I haven't lived, but I've died a few times

source: paramount

In 1971, critics and your average audience hated this movie. Producer Charles Mulvehill explained:

The idea of a 20-year-old boy with an 80-year-old woman just made people want to vomit. If you asked people what it was about, ultimately it became a boy who was f***ing his grandmother. People actually picketed theaters that were playing the film because they found it so distasteful.

Harold And Maude was too dark, too bleak, and too weird for most audiences at the time. The overall tone and concept of the film proved to be box office poison. The New York Times reports that the film didn't make a profit until 1983. Producer Colin Higgins says that he was shocked that the film took so long to make money because it cost a hair over a million dollars. He explained:

Strange the way the game is played. Harold And Maude only cost $1.3 million. That's not even the salary of a major star today. Around 1977, Hal and Ruth and I did an audit of the movie because it cost so little we were sure it must be in profit. It wasn't.

The poor reviews pretty much doomed Cort's career for a few years. The parts that he were offered were just like Harold. Hollywood wanted him to play weirdoes and freaks, but he wanted more. Even though the film essentially encased him in amber, Cort looks on the film fondly. In 2014, he told The Guardian:

I'm so proud of it. I'm so lucky that I had the break I'd been dreaming of. The material matched my life so deeply, it was like giving birth to an elephant.

L-I-V live, otherwise you've got nothing to talk about in the locker room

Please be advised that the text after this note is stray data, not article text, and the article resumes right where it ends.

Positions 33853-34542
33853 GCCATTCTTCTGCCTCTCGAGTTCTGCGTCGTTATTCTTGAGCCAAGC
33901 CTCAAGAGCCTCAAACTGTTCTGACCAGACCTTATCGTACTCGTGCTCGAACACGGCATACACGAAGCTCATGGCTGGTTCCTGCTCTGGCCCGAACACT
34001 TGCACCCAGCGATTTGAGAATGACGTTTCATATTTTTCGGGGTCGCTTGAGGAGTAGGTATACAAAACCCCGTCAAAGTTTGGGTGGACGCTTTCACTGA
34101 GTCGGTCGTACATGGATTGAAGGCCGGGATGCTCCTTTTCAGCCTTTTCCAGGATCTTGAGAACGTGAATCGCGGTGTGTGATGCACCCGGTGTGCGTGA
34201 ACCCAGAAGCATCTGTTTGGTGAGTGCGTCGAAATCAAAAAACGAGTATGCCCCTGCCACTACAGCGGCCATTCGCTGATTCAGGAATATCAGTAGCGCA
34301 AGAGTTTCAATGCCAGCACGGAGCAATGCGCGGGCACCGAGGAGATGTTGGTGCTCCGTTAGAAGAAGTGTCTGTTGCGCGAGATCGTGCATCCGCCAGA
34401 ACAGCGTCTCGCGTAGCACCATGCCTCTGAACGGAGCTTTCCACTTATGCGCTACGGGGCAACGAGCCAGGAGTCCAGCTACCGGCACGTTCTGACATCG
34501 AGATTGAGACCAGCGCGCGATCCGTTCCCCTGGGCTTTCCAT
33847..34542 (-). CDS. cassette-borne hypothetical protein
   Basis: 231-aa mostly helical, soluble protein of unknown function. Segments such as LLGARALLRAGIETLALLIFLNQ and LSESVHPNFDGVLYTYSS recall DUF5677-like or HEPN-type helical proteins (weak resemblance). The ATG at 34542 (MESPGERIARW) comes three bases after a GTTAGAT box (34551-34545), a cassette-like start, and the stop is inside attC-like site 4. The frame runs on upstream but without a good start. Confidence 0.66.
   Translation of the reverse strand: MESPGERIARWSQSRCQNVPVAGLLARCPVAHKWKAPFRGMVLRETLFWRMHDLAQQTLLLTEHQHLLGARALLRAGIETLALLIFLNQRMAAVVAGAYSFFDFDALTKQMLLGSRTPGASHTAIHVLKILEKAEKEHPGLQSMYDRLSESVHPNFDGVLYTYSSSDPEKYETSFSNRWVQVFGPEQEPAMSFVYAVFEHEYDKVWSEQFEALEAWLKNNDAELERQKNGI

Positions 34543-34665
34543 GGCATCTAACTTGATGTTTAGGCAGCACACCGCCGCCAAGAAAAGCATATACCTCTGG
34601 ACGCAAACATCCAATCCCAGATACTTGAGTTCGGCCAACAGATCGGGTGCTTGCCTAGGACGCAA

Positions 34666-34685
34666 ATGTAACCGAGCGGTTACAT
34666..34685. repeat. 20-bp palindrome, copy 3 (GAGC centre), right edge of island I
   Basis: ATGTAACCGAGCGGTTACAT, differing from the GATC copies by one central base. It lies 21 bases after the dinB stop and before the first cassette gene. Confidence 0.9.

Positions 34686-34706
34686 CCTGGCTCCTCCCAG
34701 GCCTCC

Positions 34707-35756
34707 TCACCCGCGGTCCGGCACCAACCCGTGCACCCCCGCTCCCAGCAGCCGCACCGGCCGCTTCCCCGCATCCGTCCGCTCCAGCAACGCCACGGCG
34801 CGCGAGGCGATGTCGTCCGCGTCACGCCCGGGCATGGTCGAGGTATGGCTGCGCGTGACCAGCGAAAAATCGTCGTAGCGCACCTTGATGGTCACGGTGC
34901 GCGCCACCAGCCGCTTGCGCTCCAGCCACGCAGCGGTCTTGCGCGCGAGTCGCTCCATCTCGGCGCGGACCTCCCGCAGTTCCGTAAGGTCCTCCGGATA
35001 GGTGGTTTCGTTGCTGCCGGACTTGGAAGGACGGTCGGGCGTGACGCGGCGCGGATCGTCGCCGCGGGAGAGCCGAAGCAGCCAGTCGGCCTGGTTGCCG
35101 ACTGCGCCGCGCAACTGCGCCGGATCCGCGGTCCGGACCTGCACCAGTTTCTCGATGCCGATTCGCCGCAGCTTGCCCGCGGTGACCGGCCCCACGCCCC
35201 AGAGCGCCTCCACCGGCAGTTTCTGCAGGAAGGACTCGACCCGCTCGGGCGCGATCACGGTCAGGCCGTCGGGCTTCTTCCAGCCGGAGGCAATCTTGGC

source: paramount

By the late '70s the surreal, tragicomic tone of Harold And Maude was all over cinema. Taxi Driver, Network, Badlands, all of these films have a similar mix of comedy and darkness as that of Ashby's film that was so maligned upon its release. By 1977, college students were flocking to the movie whenever it played on campuses. Ruth Gordon said that she never spoke to someone who saw the film just once. She told The New York Times:

I got a marvelous letter from a young fellow who said, 'I've seen Harold And Maude 12 times and I wasn't sure why. I finally realized the lesson of the film is that everybody in the world has to have someone to tell it to.' Harold with all his fears could tell anything to Maude. I've had love affairs, romances, other marriages, but my husband Garson Kanin is the one person I can tell it to.

Today, it's easy to see how Harold And Maude fits into the tapestry of film history. Filmmakers like Wes Anderson and Richard Ayoade clearly love Ashby's rumination on life and death (Rushmore and Submarine are basically alternate versions of the film), but the film has influenced more than the directors who pull directly from the movie. Ashby's use of music in Harold And Maude, not just as a soundtrack but as a way to further communicate the themes of the film with the audience has become commonplace whether you're watching Garden State or Shaun of the Dead. Hal Ashby's ageless cult classic may be a film about embracing death, but it can still teach how to sing out and be ourselves. 

Tags: Bud Cort | Cult Films | Hal Ashby | Harold And Maude | Movies In The 1970s | Ruth Gordon

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Jacob Shelton

Writer

Jacob Shelton is a Los Angeles based writer. For some reason this was the most difficult thing he’s written all day, and here’s the kicker – his girlfriend wrote the funny part of that last sentence. As for the rest of the bio? That’s pure Jacob, baby. He’s obsessed with the ways in which singular, transgressive acts have shaped the broader strokes of history, and he believes in alternate dimensions, which means that he’s great at a dinner party. When he’s not writing about culture, pop or otherwise, he’s adding to his found photograph collection and eavesdropping on strangers in public.